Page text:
Buying your first home
Homeownership is a milestone to celebrate. Before you can open the door to your new life as a first-time homeowner, you'll need to prepare for the home-buying process.
What to know before you buy
Before you begin your home-buying journey, it is important to do some prep work so that you are aware of your options and then you can begin to seriously start shopping. Keep these points on the top of your checklist:
- How much you can afford. The rule of thumb is three times your annual income. A loan officer can help you narrow it down to a more precise amount and even provide a pre-qualification letter.
- Your credit score. The higher your credit score, the better interest rate you may be able to get. You can get a free credit report every year (annualcreditreport.com). Examine it and follow the directions to correct errors and make modifications.
- Total cost of ownership (TCO). In addition to your monthly payments, consider local taxes, insurance, maintenance, utilities, renovations and association fees (if any).
- Where you want to live. Look at school systems, neighborhoods, property taxes, commutes, amenities, and resale value.
- What type of residence. Condo, single-family, multi-family, or townhouse? Existing home or new construction? Suburb, rural or city?
- Shop mortgage lenders, real estate agents and attorneys. There are lots options for exploring including online and social media sites plus asking trusted family and friends for recommendations is always good. Your local Webster Mortgage Banking Officer can also be an invaluable resource.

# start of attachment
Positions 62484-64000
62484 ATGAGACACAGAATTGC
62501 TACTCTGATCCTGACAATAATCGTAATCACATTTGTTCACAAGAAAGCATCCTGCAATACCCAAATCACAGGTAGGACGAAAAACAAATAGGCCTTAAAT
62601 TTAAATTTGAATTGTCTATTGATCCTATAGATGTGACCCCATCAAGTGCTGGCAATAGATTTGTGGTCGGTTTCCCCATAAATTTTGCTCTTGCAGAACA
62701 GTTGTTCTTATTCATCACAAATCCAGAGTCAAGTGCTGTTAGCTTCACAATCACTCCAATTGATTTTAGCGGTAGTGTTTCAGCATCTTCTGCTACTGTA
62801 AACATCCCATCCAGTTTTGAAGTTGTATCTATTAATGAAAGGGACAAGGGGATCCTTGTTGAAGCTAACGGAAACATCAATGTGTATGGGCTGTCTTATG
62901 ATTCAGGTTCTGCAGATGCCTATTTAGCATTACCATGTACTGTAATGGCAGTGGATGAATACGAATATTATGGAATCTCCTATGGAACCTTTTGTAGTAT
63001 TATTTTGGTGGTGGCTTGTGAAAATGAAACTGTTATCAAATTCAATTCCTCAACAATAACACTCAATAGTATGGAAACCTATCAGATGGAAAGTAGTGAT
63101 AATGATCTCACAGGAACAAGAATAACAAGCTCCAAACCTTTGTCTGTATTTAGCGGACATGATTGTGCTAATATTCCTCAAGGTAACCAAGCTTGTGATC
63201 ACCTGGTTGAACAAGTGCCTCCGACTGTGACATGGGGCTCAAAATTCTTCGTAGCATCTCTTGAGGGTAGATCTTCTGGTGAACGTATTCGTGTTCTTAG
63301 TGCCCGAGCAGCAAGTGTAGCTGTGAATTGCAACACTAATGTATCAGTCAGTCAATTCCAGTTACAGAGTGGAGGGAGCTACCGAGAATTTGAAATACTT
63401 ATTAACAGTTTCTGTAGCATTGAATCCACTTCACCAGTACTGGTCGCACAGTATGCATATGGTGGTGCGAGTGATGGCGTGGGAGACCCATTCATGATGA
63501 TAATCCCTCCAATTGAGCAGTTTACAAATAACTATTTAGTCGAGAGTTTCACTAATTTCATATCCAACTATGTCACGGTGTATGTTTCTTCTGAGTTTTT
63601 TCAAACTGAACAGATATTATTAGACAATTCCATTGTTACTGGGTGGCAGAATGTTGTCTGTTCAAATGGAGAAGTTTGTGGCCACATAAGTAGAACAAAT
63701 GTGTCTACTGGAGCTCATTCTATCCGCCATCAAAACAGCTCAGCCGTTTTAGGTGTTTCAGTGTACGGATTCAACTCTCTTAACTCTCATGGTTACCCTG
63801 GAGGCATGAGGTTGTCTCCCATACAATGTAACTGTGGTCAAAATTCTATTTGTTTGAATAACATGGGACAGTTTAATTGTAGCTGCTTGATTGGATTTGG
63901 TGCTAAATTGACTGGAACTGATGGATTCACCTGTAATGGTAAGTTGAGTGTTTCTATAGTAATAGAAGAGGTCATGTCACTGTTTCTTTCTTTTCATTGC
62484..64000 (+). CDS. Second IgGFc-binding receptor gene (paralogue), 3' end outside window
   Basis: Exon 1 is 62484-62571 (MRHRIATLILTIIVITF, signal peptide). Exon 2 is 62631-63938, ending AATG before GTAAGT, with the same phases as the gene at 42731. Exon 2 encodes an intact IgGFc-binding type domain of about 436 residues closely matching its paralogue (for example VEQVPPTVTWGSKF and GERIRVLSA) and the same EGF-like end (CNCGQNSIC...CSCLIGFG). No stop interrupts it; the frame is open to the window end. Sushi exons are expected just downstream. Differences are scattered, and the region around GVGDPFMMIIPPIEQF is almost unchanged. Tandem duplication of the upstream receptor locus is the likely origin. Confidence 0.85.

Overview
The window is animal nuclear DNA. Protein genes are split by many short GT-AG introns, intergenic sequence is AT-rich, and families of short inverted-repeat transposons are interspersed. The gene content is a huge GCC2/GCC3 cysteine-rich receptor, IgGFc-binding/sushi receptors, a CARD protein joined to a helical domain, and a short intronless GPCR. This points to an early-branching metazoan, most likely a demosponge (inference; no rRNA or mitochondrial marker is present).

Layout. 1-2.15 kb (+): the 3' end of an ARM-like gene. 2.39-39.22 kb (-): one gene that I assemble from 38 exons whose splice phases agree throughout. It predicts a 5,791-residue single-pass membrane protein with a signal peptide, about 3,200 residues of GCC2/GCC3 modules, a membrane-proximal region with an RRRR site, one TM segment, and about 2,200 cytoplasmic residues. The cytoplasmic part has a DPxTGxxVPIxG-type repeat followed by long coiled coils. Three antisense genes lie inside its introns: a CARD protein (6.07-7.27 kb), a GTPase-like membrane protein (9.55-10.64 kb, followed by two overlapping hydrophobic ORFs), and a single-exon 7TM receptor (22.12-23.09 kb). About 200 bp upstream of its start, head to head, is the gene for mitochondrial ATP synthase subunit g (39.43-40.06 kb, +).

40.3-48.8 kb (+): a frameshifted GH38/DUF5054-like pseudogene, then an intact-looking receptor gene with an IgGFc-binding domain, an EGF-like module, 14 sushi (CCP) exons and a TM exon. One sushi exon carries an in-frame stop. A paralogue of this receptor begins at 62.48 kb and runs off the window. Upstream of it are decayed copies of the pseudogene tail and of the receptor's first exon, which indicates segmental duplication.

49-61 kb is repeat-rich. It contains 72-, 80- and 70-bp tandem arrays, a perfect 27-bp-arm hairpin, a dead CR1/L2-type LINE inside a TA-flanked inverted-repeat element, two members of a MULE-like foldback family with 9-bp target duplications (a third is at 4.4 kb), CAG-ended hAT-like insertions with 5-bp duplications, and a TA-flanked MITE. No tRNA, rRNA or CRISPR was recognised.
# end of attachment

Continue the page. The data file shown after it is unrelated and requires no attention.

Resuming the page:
- The difference between pre-qualification, pre-approval and a commitment letter.
- A pre-qualification letter is based on preliminary information you provide your loan officer and is an estimate on what you might be able to borrow – this is not verified nor formally underwritten;
- A pre-approval letter means your financial information has been formally reviewed and verified by your lender and a credit check is done;
- A commitment letter is issued after the pre-approval letter, provided you meet established guidelines. It is also subject to a property inspection.
Insights for first-time homebuyers
Geting closer to closing
You’ve done all the prep work and now you’re ready to make your move.
- When you find a property you like. Make your offer and don’t be surprised if you have to go over the listing price. The housing market is incredibly competitive right now and bidding wars on properties are not unusual. With that said, remember what your budget is and the work you did figuring out your total cost of ownership (TCO) – the last thing you want is to find yourself overextended. Your dream home can quickly become a bad dream if you’re struggling to make payments.
- Go through the process.
- You’ll make an offer. The seller will accept or counter. There may be some negotiating before you land on a sale price;
- Next is a property inspection. Make sure you review the report, work with the seller if you have any concerns and provide your lender with all the paperwork;
- Your lender will then schedule a property appraisal to determine the market value of your property;
- Once the lender has all this information, they can proceed with a firm commitment, let you know if you are clear to close and schedule the closing. Stay in close communication with your attorney throughout this process, making sure they review all paperwork prior to the closing so there are no surprises;
- Sign the papers, collect your keys and congratulations!